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Danzik v. CWT Canada II Limited Partnership

United States District Court, D. Arizona

June 20, 2017

Dennis M Danzik and RDX Technologies Corporation, Plaintiffs,
v.
CWT Canada II Limited Partnership, Resource Recovery Corporation, Changing World Technologies Incorporated, Jean Noelting, Unknown Noelting, Bruce MacFarlane, Unknown MacFarlane, Brian Appel, and Unknown Appel, Defendants.

          ORDER

          James A. Teilborg Senior United States District Judge

         On June 9, 2017, the Court issued the following Order:

“Inquiring whether the court has jurisdiction is a federal judge's first duty in every case.” Belleville Catering Co. v. Champaign Market Place, L.L.C., 350 F.3d 691, 693 (7th Cir. 2003).
In this case, the complaint alleges jurisdiction based on diversity. See 28 U.S.C. § 1332. However, the complaint does not allege sufficient facts for the Court to determine whether there is jurisdiction. See Valdez v. Allstate Insurance Co., 372 F.3d 1115, 1116-1118 (9th Cir. 2004) (remanding to the district court to conduct proceedings and consider evidence as necessary to determine subject matter jurisdiction).
First, the complaint fails to allege the principal place of business of Plaintiff corporation RDX Technologies. [footnote omitted] Hertz Corp. v. Friend, 559 U.S. 77, 80, 92-93 (2010) (discussing the citizenship of a corporation). Second, the complaint fails to allege the names and citizenship of each partner of Defendant CWT Canada II Limited Partnership. Carden v. Arkoma Associates, 494 U.S. 185, 195-96 (1990) (discussing the citizenship of limited partnerships). [footnote omitted] Third, the complaint fails to allege the citizenship of all partners in Defendant Changing World Technologies, LP. [footnote omitted] Fourth, no allegation of citizenship of any kind is made for the following individual Defendants: 1) Jean Noelting; 2) Jane Doe Noelting; 3) Bruce MacFarlane; 4) Jane Doe MacFarlane; 5) Brian Appel; and 6) Jane Doe Appel. See generally Kanter, 265 F.3d 857-58. Fifth, the complaint makes no showing that the amount in controversy exceeds the jurisdictional minimum. See generally Valdez, 372 F.3d at 1116-1118. Sixth, diversity jurisdiction will not exist if both the Plaintiff and the Defendant are foreign, which appears to be true in this case. See Nike, Inc. v. Comercial Iberica de Exclusivas Deportivas, S.A., 20 F.3d 987, 990 (9th Cir. 1994).

(Doc. 18).

         On June 15, 2017, the Court issued the following Order:

On June 9, 2017, the Court ordered Plaintiffs to supplement the complaint by June 16, 2017, to cure six defects in jurisdiction identified by the Court. Today, Plaintiffs filed a supplement addressing 5 of the 6 identified defects. IT IS ORDERED that by the original deadline, Plaintiffs must file a further supplement addressing the sixth defect or this case will be dismissed, without prejudice. (See Doc. 18 at 2 (“Sixth, diversity jurisdiction will not exist if both the Plaintiff and the Defendant are foreign, which appears to be true in this case. See Nike, Inc. v. Comercial Iberica de Exclusivas Deportivas, S.A., 20 F.3d 987, 990 (9th Cir. 1994).)”).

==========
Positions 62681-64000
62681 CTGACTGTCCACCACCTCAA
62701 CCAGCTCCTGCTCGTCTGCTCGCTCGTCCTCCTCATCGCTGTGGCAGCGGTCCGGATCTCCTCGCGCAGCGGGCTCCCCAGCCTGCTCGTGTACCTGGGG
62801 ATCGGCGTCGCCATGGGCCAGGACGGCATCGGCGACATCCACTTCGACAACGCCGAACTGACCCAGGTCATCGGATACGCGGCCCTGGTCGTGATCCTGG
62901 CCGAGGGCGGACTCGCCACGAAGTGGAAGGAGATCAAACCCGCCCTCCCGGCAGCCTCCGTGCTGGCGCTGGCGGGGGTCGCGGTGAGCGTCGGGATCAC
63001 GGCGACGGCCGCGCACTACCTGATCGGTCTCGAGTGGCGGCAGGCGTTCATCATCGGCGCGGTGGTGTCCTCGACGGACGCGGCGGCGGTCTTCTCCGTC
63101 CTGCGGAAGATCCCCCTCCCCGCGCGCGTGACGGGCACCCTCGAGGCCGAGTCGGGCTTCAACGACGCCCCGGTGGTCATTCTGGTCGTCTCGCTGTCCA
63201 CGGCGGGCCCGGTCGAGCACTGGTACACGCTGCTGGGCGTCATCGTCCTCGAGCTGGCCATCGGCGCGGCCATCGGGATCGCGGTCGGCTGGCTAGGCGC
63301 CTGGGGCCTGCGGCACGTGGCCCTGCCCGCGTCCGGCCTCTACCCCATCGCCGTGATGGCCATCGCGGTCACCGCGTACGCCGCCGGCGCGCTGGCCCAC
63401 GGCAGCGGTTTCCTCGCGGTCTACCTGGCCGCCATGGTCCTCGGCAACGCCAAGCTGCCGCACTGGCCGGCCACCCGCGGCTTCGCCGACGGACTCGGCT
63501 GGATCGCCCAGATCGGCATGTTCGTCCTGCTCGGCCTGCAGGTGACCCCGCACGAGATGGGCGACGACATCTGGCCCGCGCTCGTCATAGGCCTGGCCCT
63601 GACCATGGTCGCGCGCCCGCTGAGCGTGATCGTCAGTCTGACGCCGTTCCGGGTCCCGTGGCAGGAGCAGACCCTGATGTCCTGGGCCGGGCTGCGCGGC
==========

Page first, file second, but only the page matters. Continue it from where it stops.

(Doc. 24).

         Following the second order, Plaintiffs filed a second supplement. Two jurisdictional issues remain.

         First, with respect to one Defendant, CWT Canada II Limited Partnership, Plaintiffs have pleaded a citizenship for the general partner, then state “Upon information and belief, [the general partner] is the only partner in CWT Canada II Limited Partnership.” (Doc. 23 at 2). Initially, the Court finds it curious that a “partnership” would be created with only one “partner.” Additionally, the Court notes that this is the only party whose citizenship has been pleaded “on information and belief” rather than actual knowledge.

         The Court finds this allegation is insufficient to establish diversity jurisdiction. However, the Court notes that it must permit jurisdictional allegations on information and belief until the Defendant has been served. See Carolina Cas. Ins. Co. v. Team Equipment, Inc., 741 F.3d 1082, 1087 (9th Cir. 2014). Thus, the Court will require a further supplement regarding jurisdiction after the Defendant has been served.

         The second remaining jurisdictional issue stems from the Ninth Circuit Court of Appeals holding in Nike. 20 F.3d at 990-91. Specifically, the Court held that if there are foreign plaintiffs and foreign defendants, there can be no diversity jurisdiction. Id. (citing Cheng v. Boeing Co, 708 F.3d 1406, 1412 (9th Cir.) cert. denied, 464 U.S. 1017 (1983)). Further, the Court of Appeals held that a United States citizen plaintiff or defendant (added to the foreign plaintiffs and foreign defendants) would not be sufficient for diversity jurisdiction. Id. (citing Faysound Ltd. v. United Coconut Chem., Inc. 878 F.2d 290, 294 (9th Cir. 1989)). However, the Court then held that even though a foreign plaintiff and a foreign defendant would not be completely diverse, so long as a United State citizen plaintiff and United State citizen defendant (who were diverse from each other) were added to the case, it would cure the lack of complete diversity between the foreign plaintiffs and defendants such that the federal court would have diversity jurisdiction. Id. (citing Transure, Inc. v. Marsh & McLennan, Inc., 766 F.2d 1297, 1298-99 (9th Cir. 1985).

         Against this backdrop, this Court must consider whether, when the Court has diverse United States plaintiffs and defendants, but also foreign plaintiffs and foreign defendants, does the Court disregard the foreign plaintiff's and foreign defendant's actual citizenship? In other words, in Transure, the foreign plaintiff was a citizen of Great Britain and the foreign defendant ...


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